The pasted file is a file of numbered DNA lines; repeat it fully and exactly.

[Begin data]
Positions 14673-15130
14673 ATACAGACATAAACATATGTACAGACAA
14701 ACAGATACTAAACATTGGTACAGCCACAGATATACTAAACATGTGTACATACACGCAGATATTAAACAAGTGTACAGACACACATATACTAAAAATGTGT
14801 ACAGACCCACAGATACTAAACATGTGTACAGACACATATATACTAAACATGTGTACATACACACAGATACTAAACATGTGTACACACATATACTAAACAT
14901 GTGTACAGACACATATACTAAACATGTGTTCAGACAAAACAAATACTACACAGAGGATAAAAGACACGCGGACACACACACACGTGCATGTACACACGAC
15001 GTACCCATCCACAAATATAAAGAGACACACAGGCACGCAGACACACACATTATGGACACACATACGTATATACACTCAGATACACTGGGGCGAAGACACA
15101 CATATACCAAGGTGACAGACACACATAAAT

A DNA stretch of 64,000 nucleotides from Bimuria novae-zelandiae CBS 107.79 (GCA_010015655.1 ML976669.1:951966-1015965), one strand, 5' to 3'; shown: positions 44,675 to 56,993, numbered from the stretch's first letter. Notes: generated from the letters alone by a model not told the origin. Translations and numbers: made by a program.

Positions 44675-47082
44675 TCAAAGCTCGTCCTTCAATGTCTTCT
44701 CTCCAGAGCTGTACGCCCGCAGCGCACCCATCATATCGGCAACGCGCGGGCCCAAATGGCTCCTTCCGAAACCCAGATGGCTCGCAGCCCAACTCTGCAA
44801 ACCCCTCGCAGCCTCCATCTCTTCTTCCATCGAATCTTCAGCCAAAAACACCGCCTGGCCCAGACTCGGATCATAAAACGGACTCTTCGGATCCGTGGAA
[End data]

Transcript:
Positions 14673-15130
14673 ATACAGACATAAACATATGTACAGACAA
14701 ACAGATACTAAACATTGGTACAGCCACAGATATACTAAACATGTGTACATACACGCAGATATTAAACAAGTGTACAGACACACATATACTAAAAATGTGT
14801 ACAGACCCACAGATACTAAACATGTGTACAGACACATATATACTAAACATGTGTACATACACACAGATACTAAACATGTGTACACACATATACTAAACAT
14901 GTGTACAGACACATATACTAAACATGTGTTCAGACAAAACAAATACTACACAGAGGATAAAAGACACGCGGACACACACACACGTGCATGTACACACGAC
15001 GTACCCATCCACAAATATAAAGAGACACACAGGCACGCAGACACACACATTATGGACACACATACGTATATACACTCAGATACACTGGGGCGAAGACACA
15101 CATATACCAAGGTGACAGACACACATAAAT

A DNA stretch of 64,000 nucleotides from Bimuria novae-zelandiae CBS 107.79 (GCA_010015655.1 ML976669.1:951966-1015965), one strand, 5' to 3'; shown: positions 44,675 to 56,993, numbered from the stretch's first letter. Notes: generated from the letters alone by a model not told the origin. Translations and numbers: made by a program.

Positions 44675-47082
44675 TCAAAGCTCGTCCTTCAATGTCTTCT
44701 CTCCAGAGCTGTACGCCCGCAGCGCACCCATCATATCGGCAACGCGCGGGCCCAAATGGCTCCTTCCGAAACCCAGATGGCTCGCAGCCCAACTCTGCAA
44801 ACCCCTCGCAGCCTCCATCTCTTCTTCCATCGAATCTTCAGCCAAAAACACCGCCTGGCCCAGACTCGGATCATAAAACGGACTCTTCGGATCCGTGGAA